The CPU Flags are in common.

Understand with distcc I will not give up Cflags, since the code on the helper will not be executed.
Quote:

in your case is ok. turns out mtune=skylake that u should be using on your laptop, has more cpu extentions than -mtune=haswell that u should be using on your desktop. use those. trust me.

Believe I could try:
-) no mtune
-) mtune=haswell for Desktop, mtune=skylake for Notebook --> Will Portage accept the package with different flag?
-) mtune=haswell for both, which is supposed to work
-) mtune=skylake for both with the risk of Illegal Instruction exceptions on the Desktop

Am I right?
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PostPosted: Mon Jul 23, 2018 11:31 am    Post subject: Reply with quote

Spargeltarzan wrote:
-) no mtune


As far as I know, this is the equivalent of what you are doing now. and that it native. and again, native to the computer compiling it, not the computer running it.

Spargeltarzan wrote:
-) mtune=haswell for Desktop, mtune=skylake for Notebook --> Will Portage accept the package with different flag?


I think this is proper way. Each computer compiled to his own specifications. I don't know what you mean by the question at the end.

Spargeltarzan wrote:
-) mtune=haswell for both, which is supposed to work


this is not only supposed to work, it will definitely work. although maybe I shouldn't be so sure of myself. I don't exactly know if you try to compile haswell code on skylake if you will not take a speed hit because of the different cache sizes. haswell has double cache over skylake in l1 line and l2.

Spargeltarzan wrote:
-) mtune=skylake for both with the risk of Illegal Instruction exceptions on the Desktop


I never suggested that. I only suggested you can remote mount on haswell a nfs partition that has been compiled for skylake and update it remotely. In that case you will only run a few console application and i HOPE none of them use -msgx -mrdseed -mprfchw -madx. But to me honest I can't be sure of that.

Ohhh. Now I understand the question. No portage will not accept a package compiled for another architecture.

So wait, if I read correctly:

- your server can compile glibc in 5
- laptop in 9
- laptop with distcc 25?!

Again I ask, what kind of network is between those 2 computers? distcc sux a lot of bandwidth.

Also like others pointed out, on the laptop:
- in /etc/distcc/hosts remove the ",cpp" (but leave lzo - line should be like "myhost/16,lzo"), also make sure the laptop's ip or 127.0.0.1 is not in there. just the haswell ip
- remove distcc-pump from make.conf (leave only distcc), and finally set MAKEOPTS to -j8.

And give it another go. Watch bandwidth between computers, and desktop's cpu should be almost maxed out, and the laptop's computer semi-busy from compressing stuff with lzo and sending it to desktop.

If this doesn't satisfy your needs, perhaps you can try the other method I suggested. Way to much to write about that now, but if you need i can detail a few things.

As far as binhost and that other stuff, honestly I have no experience with that and therefor won't say anything about it. I always avoided binaries of any kind. Even those made by myself. :)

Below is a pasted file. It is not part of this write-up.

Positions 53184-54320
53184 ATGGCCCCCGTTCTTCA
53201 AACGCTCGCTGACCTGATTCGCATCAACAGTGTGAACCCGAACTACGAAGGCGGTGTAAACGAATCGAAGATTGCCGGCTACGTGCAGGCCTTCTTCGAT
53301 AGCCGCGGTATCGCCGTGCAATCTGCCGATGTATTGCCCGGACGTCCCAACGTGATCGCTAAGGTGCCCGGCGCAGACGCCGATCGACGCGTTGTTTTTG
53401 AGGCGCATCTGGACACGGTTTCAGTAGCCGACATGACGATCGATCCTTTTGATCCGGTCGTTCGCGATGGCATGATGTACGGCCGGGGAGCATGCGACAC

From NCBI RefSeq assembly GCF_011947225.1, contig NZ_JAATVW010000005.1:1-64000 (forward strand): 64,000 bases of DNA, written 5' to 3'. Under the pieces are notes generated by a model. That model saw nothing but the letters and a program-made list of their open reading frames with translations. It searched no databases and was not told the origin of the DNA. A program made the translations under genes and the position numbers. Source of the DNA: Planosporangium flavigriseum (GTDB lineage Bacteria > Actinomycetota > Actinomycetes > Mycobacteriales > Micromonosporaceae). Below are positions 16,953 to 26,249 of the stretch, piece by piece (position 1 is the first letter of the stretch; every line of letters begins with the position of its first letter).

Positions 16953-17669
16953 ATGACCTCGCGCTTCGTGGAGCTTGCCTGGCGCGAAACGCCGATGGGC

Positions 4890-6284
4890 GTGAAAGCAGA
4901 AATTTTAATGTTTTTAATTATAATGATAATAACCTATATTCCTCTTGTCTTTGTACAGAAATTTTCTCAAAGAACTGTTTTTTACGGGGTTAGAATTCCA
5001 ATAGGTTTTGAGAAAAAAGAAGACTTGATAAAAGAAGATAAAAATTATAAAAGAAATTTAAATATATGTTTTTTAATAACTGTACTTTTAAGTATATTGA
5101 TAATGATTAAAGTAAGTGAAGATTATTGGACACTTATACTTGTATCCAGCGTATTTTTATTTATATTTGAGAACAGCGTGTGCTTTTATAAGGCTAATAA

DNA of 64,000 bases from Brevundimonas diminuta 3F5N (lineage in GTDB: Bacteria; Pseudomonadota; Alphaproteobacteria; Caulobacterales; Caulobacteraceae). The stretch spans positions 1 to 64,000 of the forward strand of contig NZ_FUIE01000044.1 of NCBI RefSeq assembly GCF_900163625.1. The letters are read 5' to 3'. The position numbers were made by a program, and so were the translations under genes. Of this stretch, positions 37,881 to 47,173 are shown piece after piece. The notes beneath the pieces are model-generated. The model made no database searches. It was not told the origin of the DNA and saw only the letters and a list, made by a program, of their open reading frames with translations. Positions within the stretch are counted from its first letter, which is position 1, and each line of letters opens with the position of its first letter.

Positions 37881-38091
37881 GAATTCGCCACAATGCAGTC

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PostPosted: Mon Jul 23, 2018 2:09 pm    Post subject: Reply with quote

Spargeltarzan wrote:

-) no mtune
-) mtune=haswell for Desktop, mtune=skylake for Notebook --> Will Portage accept the package with different flag?
-) mtune=haswell for both, which is supposed to work
-) mtune=skylake for both with the risk of Illegal Instruction exceptions on the Desktop

The answer is proper mtune for each host, so best should be option 2.

distcc run on the other host with the cflags from the calling host, that's why you cannot use any "native".
hostA: native -> distcc -> hostB compile for hostA using native (so its own settings and not the ones from hostA), in real, distcc will not distribute to hostB anything with native to prevent this mistake.

when you build
locally desktop: will use haswell as it should
locally laptop: will use skylake as it should
laptop calling desktop: desktop will build with laptop cflags (so desktop will build the job using skylake) ; which is fine because the final result will be run on the laptop which use skylake code.
desktop calling laptop: laptop will build with desktop cflags (so laptop will build the job using haswell)
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PostPosted: Mon Jul 23, 2018 7:11 pm    Post subject: Reply with quote

To add to what krinn has contributed, setting -march implies -mtune too, so there is no need to set it separately.
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Spargeltarzan
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PostPosted: Mon Jul 23, 2018 10:00 pm    Post subject: Reply with quote

axl wrote:

I think this is proper way. Each computer compiled to his own specifications.


Understand :-) I have set it like this.

axl wrote:

Again I ask, what kind of network is between those 2 computers? distcc sux a lot of bandwidth.


I have measured ~ 47MB/s with iperf3 in my 5Ghz wifi network. The helper is on Gigabit LAN, but my notebook bottlenecks with wifi.

For the future I would like to connect to my helper also sometimes with VPN - is this possible? With a bandwith-testing site I measured 10.3 Mb/s upload bandwith of the internet where my helper is.

axl wrote:

Also like others pointed out, on the laptop:
- in /etc/distcc/hosts remove the ",cpp" (but leave lzo - line should be like "myhost/16,lzo"), also make sure the laptop's ip or 127.0.0.1 is not in there. just the haswell ip
- remove distcc-pump from make.conf (leave only distcc), and finally set MAKEOPTS to -j8.

Done. Why do you set myhost up to 16 jobs? What is the reason why you remove cpp?

NeddySeagoon wrote:

That helper needs to be set up to accept 24 jobs, or at least, as many as the client will send.